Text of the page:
2014 has been a banner year for Gallatin professor and esteemed poet Emily Fragos. In April, Fragos was one of ten poets selected to receive a Guggenheim fellowship, one of the nation’s highest awards for poetry. Fellows go through a rigorous selection process in order to uncover those writers who, according to the Guggenheim Foundation, “have already demonstrated exceptional capacity for productive scholarship or exceptional creative ability in the arts.” The American Academy of Arts and Letters also called attention to Fragos and her work by awarding her a 2014 Prize in Literature. A distinguished committee comprised of the novelists Louis Begley, Alison Lurie, Francine Prose, and the poets Louise Glück, Mark Strand, and Charles Wright selected Fragos and the other seven literature award recipients. The program citation for the May awards celebration reads: “Amidst so much drab verse these days, Fragos is a rarity: a grace aglow with a haunted tenderness.”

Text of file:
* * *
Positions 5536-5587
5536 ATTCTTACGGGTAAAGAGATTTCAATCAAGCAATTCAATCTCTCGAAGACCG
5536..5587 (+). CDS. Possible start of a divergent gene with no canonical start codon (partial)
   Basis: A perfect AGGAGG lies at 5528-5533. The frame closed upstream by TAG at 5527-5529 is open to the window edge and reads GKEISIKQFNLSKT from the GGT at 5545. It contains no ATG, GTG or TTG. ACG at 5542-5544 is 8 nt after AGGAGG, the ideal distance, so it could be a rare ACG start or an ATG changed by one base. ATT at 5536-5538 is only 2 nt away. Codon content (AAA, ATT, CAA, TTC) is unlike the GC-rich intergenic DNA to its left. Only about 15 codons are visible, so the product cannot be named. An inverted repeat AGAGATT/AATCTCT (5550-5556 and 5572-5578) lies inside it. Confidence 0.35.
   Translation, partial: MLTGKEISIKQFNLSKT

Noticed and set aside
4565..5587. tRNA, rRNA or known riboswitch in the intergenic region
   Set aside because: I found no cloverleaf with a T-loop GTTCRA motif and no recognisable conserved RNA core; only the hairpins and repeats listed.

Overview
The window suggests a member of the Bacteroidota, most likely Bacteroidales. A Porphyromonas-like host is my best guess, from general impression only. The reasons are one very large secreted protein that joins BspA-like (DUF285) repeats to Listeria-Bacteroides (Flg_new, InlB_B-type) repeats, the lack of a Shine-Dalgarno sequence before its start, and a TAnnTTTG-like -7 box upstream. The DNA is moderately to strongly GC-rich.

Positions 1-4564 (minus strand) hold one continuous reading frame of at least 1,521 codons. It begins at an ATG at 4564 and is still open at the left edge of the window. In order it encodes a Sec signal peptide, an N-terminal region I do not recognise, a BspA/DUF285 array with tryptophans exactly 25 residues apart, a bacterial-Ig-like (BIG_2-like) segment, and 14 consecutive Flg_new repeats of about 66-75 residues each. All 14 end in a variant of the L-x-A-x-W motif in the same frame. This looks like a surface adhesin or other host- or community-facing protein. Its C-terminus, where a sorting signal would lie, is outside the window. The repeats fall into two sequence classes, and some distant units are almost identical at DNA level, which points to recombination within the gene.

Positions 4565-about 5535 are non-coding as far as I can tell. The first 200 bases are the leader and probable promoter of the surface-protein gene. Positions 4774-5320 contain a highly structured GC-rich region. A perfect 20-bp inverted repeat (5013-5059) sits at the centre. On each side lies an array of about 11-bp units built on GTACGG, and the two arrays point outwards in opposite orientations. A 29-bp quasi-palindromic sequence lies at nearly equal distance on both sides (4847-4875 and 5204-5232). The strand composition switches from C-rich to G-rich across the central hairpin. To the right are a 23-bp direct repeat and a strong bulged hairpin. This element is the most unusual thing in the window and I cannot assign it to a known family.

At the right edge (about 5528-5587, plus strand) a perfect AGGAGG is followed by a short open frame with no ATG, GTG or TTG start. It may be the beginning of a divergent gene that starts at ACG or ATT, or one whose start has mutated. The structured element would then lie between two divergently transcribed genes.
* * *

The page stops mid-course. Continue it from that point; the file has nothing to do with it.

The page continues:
The author of two books of poetry, Little Savage (Grove/Atlantic, 2004) and Hostage: New & Selected Poems (Sheep Meadow Press, 2011), Fragos has also edited five poetry anthologies from Everyman’s Pocket Library/Knopf: Art and Artists; The Great Cat; The Dance; Music's Spell; and Letters: Emily Dickinson. About her recent successes, Fragos says, “As in all the arts, there will be disappointments, even if you have the skin of a rhinoceros. So recognition is important, and it’s been nice to have top people in the field have faith in my work.” The well-deserved honors give Fragos a bit of breathing room and the space to make new work. For this, the awards are a gift to poetry—and to us all.